Chapters of the article
Easier marriages and civil partnerships
Until now, same-sex couples could only marry at fourteen selected registry offices. But that is set to change next year. Gays and lesbians will no longer have to travel to get married, but will be able to get married at any town hall.
But the changes are coming for all couples planning a wedding in the near future. The requirement that at least one of the fiancés must be a permanent resident of the place of marriage will be abolished. Currently, if neither of the fiancés is a permanent resident of the municipality, the mayor of the so-called registry office must marry them. However, this will change. In addition, those planning a wedding in the next year have another advantage. They will not only have to be married by the mayor, but also by a deputy or a senator.
Even after marriage, it will be possible for a spouse to declare that one spouse’s surname will be a joint surname to which the other will add his or her existing surname. Until now, this has only been possible before the marriage.
Hint: Marriage for all is so far just a phrase that political parties argue about fulfilling. Supporters of marriage for all may be looking forward to better times, as the proposal to push it through has already passed its first reading in the Chamber of Deputies. According to its opponents, registered partnerships for same-sex couples are quite sufficient. How does this proclamation stand up in legal terms? That is the question we have addressed in our separate article.
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Changes in family law in relation to children
The changes also apply to children, although they may not be fully appreciated. For example, the age at which minors can decide for themselves what surname they want in the event of their parents’ divorce is lowered. From fifteen years of age, the limit drops to twelve. This amendment is based on the idea that a person’s personal name and surname form a distinctive means and part of his or her identification. A person who has attained a certain degree of intellectual and voluntary maturity should have control over any name changes that may occur as a result of various legal facts. Whether this will be a real advantage for children or whether it will rather put them under greater pressure from their parents is a question that only the future will answer.
It should also be possible to have pet or diminutive names newly entered in the register , which in many cases has so far only been obtained by parents through the courts.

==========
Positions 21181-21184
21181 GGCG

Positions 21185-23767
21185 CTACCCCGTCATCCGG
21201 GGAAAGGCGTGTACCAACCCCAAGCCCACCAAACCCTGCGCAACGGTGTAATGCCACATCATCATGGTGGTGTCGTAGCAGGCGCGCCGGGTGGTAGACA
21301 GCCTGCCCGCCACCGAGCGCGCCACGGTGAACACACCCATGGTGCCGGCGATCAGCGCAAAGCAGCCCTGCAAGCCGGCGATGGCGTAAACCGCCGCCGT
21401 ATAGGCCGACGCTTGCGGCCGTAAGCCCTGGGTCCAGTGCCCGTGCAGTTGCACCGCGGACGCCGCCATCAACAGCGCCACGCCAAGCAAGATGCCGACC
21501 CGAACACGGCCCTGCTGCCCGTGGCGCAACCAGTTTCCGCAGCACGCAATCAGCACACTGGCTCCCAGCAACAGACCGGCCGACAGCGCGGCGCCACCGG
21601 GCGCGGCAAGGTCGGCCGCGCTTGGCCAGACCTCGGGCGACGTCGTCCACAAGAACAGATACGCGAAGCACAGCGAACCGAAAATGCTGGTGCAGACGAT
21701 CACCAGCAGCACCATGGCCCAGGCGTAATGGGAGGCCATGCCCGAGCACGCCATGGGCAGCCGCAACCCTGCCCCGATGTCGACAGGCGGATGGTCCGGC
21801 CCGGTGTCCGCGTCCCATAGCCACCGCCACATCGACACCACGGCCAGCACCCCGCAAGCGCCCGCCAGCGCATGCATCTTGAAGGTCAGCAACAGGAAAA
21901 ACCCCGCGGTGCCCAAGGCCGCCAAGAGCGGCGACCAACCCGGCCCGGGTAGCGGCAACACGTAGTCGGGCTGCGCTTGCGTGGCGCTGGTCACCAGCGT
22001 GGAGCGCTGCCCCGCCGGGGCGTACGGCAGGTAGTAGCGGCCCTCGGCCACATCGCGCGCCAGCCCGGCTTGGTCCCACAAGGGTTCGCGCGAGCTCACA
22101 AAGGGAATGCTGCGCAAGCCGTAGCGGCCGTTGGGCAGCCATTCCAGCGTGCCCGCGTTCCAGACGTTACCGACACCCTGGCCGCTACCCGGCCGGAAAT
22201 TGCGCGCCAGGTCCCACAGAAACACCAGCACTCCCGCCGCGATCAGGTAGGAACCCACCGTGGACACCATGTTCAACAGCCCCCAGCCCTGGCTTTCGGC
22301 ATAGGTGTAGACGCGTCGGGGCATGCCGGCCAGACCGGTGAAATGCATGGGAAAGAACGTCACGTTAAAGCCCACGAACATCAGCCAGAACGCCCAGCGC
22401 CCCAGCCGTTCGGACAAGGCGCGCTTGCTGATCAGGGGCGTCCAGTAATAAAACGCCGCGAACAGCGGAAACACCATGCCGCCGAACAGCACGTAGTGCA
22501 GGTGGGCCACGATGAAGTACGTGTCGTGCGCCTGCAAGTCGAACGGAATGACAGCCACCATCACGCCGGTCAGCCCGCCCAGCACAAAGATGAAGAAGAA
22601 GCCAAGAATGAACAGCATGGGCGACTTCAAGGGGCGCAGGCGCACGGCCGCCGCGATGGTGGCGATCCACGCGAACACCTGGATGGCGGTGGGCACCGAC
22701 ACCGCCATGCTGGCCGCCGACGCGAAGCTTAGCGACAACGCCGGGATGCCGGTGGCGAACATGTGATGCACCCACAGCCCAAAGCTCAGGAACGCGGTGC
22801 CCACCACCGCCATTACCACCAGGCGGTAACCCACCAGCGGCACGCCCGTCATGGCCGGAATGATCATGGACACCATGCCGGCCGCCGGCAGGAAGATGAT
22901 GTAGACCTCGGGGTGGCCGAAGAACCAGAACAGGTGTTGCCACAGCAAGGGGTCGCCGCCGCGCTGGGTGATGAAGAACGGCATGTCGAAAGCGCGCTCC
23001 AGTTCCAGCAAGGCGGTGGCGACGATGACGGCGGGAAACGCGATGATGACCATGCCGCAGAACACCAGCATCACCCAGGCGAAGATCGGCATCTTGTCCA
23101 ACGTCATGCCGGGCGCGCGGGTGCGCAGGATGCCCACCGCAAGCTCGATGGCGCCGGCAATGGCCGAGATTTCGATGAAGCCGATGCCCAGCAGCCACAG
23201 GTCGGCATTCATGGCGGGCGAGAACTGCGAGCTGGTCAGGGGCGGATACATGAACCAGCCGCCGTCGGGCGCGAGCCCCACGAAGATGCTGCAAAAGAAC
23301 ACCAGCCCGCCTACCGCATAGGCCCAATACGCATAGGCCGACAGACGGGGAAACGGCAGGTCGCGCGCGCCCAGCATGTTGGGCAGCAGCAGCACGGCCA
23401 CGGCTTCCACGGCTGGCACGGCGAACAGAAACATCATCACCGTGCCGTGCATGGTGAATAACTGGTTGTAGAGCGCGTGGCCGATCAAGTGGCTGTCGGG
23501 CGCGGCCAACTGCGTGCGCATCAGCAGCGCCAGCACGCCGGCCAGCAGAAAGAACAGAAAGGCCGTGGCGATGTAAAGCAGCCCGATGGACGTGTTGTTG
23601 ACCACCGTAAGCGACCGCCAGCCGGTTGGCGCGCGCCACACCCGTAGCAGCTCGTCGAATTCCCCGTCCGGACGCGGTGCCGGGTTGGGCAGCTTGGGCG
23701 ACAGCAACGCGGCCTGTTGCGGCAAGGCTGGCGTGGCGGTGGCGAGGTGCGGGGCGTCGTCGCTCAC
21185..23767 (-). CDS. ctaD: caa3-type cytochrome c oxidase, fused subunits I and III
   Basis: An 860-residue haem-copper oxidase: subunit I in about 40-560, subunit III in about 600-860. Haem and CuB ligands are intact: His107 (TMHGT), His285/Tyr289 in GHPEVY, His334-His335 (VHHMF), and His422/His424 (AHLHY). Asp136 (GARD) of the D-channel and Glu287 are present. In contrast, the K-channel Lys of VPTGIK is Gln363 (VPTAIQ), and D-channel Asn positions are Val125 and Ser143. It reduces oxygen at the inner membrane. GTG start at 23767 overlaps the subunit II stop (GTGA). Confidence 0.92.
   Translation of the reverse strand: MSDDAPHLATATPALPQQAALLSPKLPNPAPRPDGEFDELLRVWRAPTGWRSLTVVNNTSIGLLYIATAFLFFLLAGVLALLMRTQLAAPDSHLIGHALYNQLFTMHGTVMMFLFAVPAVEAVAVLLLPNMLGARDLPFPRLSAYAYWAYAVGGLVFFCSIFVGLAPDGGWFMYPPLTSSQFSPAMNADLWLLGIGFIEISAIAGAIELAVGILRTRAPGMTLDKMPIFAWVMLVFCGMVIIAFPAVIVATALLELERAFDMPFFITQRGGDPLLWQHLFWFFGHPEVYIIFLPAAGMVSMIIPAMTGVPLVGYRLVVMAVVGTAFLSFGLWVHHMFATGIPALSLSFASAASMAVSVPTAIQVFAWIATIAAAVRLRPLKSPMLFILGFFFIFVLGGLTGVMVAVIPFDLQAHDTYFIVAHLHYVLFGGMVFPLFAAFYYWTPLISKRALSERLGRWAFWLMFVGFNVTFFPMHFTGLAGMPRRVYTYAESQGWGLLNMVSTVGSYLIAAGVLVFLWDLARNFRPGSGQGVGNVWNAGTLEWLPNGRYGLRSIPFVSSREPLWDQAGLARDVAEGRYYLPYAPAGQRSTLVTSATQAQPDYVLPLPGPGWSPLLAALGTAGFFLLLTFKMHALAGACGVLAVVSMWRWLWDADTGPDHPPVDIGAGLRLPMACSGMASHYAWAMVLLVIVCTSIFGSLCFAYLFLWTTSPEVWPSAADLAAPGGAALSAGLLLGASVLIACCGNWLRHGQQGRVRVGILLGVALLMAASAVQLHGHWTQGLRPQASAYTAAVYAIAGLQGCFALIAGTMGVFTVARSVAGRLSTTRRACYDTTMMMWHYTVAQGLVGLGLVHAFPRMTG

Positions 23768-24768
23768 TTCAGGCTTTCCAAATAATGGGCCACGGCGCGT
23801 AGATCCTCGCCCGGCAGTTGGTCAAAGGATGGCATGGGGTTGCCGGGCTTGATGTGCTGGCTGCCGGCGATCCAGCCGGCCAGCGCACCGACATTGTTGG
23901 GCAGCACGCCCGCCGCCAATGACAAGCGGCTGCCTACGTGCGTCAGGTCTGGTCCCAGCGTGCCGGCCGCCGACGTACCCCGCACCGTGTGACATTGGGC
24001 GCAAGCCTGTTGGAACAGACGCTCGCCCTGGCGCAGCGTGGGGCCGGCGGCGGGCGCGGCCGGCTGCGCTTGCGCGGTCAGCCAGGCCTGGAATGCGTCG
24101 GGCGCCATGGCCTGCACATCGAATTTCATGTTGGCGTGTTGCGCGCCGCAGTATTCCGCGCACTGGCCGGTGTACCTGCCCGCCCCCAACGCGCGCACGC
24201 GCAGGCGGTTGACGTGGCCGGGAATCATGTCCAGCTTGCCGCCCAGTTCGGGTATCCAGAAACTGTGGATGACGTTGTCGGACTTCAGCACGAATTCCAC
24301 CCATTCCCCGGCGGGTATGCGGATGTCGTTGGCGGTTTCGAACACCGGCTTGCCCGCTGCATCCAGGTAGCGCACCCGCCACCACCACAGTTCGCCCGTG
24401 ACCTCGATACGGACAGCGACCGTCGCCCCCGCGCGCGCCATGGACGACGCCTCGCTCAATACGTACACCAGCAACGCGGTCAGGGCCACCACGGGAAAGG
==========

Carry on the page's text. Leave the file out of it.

From next year it should also be easier to establish paternity if a couple is in divorce proceedings and the woman is expecting a child with her new partner. If the couple are divorcing and file for divorce, it will also be possible to declare the paternity of the child’s father before the registry office, which has not been the case until now. Now, a declaration of consent by the mother, her husband who is not the father of the child and the biological father would be sufficient, even for unborn children. Now, the father of the child is automatically considered to be the current husband and paternity must be resolved by the court.
Tip: The mother of the child is the woman who gave birth to the child. There is no doubt about it. However, with fathers, the situation is more complicated. How is paternity determined in and out of marriage? We have sought the answer to this in our separate article.
Digitisation of civil registers
Fundamental changes await registry offices as a result of the planned digitisation. The main novelty brought by the amendment to the Act is the introduction of the central registry information system eMatrika. The registry books in paper form will remain preserved, but in addition, they will also be in the centralised information system. This will make it easier for people to access the registry office, for example, when obtaining a copy of a birth certificate, marriage certificate or death certificate. Until now, this can only be done at the local registry office. Thanks to digitisation, however, any registry office in the Czech Republic could issue a copy. The eMatrika system, which will be linked to other public administration information systems, will be used by all registry offices and designated embassies abroad. It will be possible to arrange electronically for a verbatim extract from the register book, the use of a name in a different form or the issue of a certificate for a church marriage.